Carrs' Solder Stripper

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Flymo748
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Carrs' Solder Stripper

Postby Flymo748 » Mon Dec 12, 2011 11:12 pm

Does anyone know what happened to this?

It featured in MRJ 11, doing nasty things to steel gears and axles, but also quite effectively removing solder from brass parts. It was apparently a strong liquid like Carr's Acidip but even more so - up on the scale of things with cheap calvados and any alcohol produced in a former Soviet state.

Looking on the Carrs (C&L) website now, it seems unavailable.

I have a friend's etched brass kit, or the parts thereof, which is somewhat the worse for wear having been exposed to Powerflow flux and some dodgy soldering. Whilst the worst of the crud has come off with Acidip and several runs in the ultrasonic tank, the solder is in a thin film over much of it.

I could burnish it off with a fibreglass brush, but it will be difficult in some crevices. Also I don't want to apply heat to melt it all off as many parts of the model are correctly soldered together.

So does anyone have a suggestion for this, or a similar product?

Cheers
Flymo
Beware of Trains - occasional modelling in progress!
www.5522models.co.uk

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John McAleely
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Re: Carrs' Solder Stripper

Postby John McAleely » Mon Dec 12, 2011 11:37 pm

Flymo748 wrote:I have a friend's etched brass kit, or the parts thereof, which is somewhat the worse for wear having been exposed to Powerflow flux and some dodgy soldering.


I have a suspicion that is this: viewtopic.php?f=39&t=1295 (or rather the dismantled remains thereof). If I'm right, thanks Flymo!

I'm looking forward to re-exposing it to my dodgy soldering :-)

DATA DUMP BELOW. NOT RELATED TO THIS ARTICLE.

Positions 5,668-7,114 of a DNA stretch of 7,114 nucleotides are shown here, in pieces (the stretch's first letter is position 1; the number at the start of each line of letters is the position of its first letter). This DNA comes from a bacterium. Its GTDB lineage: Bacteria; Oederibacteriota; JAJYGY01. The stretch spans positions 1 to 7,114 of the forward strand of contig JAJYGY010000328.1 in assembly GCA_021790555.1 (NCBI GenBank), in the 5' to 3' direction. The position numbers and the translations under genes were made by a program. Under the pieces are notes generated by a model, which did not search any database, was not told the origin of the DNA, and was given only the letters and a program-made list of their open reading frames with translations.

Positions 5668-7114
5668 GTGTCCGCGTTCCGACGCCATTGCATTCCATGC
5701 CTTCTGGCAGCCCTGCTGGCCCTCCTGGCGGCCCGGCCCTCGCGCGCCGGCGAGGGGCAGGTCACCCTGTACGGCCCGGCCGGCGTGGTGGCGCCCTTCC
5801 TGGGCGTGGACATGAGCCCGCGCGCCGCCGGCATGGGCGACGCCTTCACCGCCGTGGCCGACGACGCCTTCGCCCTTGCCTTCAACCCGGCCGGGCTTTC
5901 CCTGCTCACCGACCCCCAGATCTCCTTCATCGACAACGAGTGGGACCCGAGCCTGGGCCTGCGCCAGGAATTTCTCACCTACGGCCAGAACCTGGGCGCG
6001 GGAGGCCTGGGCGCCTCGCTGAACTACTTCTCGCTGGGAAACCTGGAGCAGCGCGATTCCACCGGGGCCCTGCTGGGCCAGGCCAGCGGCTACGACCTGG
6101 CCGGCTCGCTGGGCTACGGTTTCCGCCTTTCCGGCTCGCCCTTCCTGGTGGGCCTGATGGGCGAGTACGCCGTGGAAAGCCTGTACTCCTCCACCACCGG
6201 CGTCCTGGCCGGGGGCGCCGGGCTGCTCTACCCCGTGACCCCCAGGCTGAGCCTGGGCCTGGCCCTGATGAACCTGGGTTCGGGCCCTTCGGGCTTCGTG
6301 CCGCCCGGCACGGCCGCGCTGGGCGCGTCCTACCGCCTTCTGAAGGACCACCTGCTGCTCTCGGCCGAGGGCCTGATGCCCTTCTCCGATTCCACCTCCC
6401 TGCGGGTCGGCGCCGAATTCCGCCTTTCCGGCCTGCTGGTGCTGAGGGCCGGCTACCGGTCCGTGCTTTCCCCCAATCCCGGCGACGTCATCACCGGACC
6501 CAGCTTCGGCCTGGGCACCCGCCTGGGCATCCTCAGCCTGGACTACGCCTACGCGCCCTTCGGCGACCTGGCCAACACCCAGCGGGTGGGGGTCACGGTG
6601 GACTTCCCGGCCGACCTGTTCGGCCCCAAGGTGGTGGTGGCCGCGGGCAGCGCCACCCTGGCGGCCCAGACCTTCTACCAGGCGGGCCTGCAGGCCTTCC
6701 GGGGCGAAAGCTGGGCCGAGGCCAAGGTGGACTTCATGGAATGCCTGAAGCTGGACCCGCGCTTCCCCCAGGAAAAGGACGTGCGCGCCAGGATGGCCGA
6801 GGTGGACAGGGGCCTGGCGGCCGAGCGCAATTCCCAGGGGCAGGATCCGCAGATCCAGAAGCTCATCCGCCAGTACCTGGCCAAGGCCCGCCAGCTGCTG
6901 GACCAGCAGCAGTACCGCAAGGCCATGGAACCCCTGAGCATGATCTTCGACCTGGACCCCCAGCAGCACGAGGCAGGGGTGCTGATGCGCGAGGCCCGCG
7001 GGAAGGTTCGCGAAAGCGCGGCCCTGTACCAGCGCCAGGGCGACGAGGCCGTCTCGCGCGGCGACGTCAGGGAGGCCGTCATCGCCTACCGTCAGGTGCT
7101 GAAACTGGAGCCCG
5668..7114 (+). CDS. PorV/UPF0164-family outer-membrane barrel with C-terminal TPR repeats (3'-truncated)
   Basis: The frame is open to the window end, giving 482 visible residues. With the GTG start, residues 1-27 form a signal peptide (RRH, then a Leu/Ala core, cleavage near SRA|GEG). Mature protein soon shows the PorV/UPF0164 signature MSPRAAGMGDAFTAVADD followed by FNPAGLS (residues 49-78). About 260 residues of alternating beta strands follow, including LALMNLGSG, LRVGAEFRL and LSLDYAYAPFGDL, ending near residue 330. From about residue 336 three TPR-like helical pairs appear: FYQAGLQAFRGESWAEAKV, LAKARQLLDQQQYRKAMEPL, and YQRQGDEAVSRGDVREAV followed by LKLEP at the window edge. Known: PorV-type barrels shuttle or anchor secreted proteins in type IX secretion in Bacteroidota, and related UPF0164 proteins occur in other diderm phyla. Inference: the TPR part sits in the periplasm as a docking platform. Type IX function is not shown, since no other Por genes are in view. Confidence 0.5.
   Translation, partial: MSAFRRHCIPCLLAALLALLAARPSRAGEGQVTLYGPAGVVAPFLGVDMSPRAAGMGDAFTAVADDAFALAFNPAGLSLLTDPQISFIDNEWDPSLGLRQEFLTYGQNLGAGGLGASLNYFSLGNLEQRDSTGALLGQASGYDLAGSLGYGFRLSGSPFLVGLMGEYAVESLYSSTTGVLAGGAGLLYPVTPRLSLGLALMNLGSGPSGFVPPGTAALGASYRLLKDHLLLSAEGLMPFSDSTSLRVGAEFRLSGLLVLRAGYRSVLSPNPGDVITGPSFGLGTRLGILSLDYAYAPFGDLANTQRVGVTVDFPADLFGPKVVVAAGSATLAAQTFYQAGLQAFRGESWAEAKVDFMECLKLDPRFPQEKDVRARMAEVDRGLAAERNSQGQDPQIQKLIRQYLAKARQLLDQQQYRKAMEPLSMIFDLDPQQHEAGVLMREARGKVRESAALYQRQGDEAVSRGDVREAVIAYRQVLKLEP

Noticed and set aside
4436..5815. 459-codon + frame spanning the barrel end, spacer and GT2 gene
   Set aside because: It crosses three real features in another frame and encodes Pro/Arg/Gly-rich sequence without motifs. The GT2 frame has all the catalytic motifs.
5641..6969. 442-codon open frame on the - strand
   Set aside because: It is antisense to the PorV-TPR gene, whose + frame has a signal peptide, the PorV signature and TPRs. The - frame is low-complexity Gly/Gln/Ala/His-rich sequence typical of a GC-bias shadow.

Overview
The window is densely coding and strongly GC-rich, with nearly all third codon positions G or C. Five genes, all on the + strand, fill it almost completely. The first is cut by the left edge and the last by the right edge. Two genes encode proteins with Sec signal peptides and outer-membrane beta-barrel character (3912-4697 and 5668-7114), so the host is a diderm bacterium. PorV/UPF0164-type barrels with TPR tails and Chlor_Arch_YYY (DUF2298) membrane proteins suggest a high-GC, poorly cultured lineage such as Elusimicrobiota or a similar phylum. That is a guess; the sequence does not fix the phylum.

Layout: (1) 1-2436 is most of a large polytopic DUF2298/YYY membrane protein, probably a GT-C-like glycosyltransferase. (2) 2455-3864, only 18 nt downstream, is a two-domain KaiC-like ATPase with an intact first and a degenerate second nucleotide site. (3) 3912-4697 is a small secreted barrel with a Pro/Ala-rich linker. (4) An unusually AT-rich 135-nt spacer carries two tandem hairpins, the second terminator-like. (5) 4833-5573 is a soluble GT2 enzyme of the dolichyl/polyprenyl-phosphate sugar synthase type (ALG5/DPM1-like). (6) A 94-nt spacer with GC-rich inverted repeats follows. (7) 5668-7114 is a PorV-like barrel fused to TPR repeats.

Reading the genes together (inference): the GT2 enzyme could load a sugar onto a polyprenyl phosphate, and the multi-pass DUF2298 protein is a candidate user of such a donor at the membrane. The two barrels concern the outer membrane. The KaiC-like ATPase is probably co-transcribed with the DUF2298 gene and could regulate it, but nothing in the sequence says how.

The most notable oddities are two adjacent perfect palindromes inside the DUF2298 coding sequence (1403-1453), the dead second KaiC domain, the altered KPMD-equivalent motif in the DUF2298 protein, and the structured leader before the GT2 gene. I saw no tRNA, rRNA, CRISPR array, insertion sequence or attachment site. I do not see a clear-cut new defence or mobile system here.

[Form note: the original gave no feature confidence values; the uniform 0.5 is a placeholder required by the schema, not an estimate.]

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Flymo748
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Re: Carrs' Solder Stripper

Postby Flymo748 » Tue Dec 13, 2011 6:17 am

John McAleely wrote:
Flymo748 wrote:I have a friend's etched brass kit, or the parts thereof, which is somewhat the worse for wear having been exposed to Powerflow flux and some dodgy soldering.


I have a suspicion that is this: http://scalefour.org/forum/viewtopic.php?f=39&t=1295 (or rather the dismantled remains thereof). If I'm right, thanks Flymo!

I'm looking forward to re-exposing it to my dodgy soldering :-)

Hi John,

Yes, you're correct - I was trying to keep your name out of the newspapers ;-)

It's already come up very nicely, and I'd just like to get some of the solder out of the more inaccessible places...

As for your soldering, it's come on in leaps and bounds since you first did this - you should be very pleased with it! It just shows what jumping in at the deep end can do, with a bit of advice and a lot of practice.

Flymo
Beware of Trains - occasional modelling in progress!
www.5522models.co.uk

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Jol Wilkinson
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Re: Carrs' Solder Stripper

Postby Jol Wilkinson » Tue Dec 13, 2011 8:21 am

Paul,

I once found that the Solder Stripper would not only remove excess solder, it could also dismantle soldered joints. It wasn't very selective in its action.

As solder takes paint better than brass, why not use a liquid flux and spread the excess into a thin film where possible. It can then be more easily removed with a fibreglass brush or simply left.

Jol

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Flymo748
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Re: Carrs' Solder Stripper

Postby Flymo748 » Sat Dec 17, 2011 10:29 am

John McAleely wrote:
Flymo748 wrote:I have a friend's etched brass kit, or the parts thereof, which is somewhat the worse for wear having been exposed to Powerflow flux and some dodgy soldering.


I have a suspicion that is this: http://scalefour.org/forum/viewtopic.php?f=39&t=1295 (or rather the dismantled remains thereof). If I'm right, thanks Flymo!

I'm looking forward to re-exposing it to my dodgy soldering :-)

Here you are then John...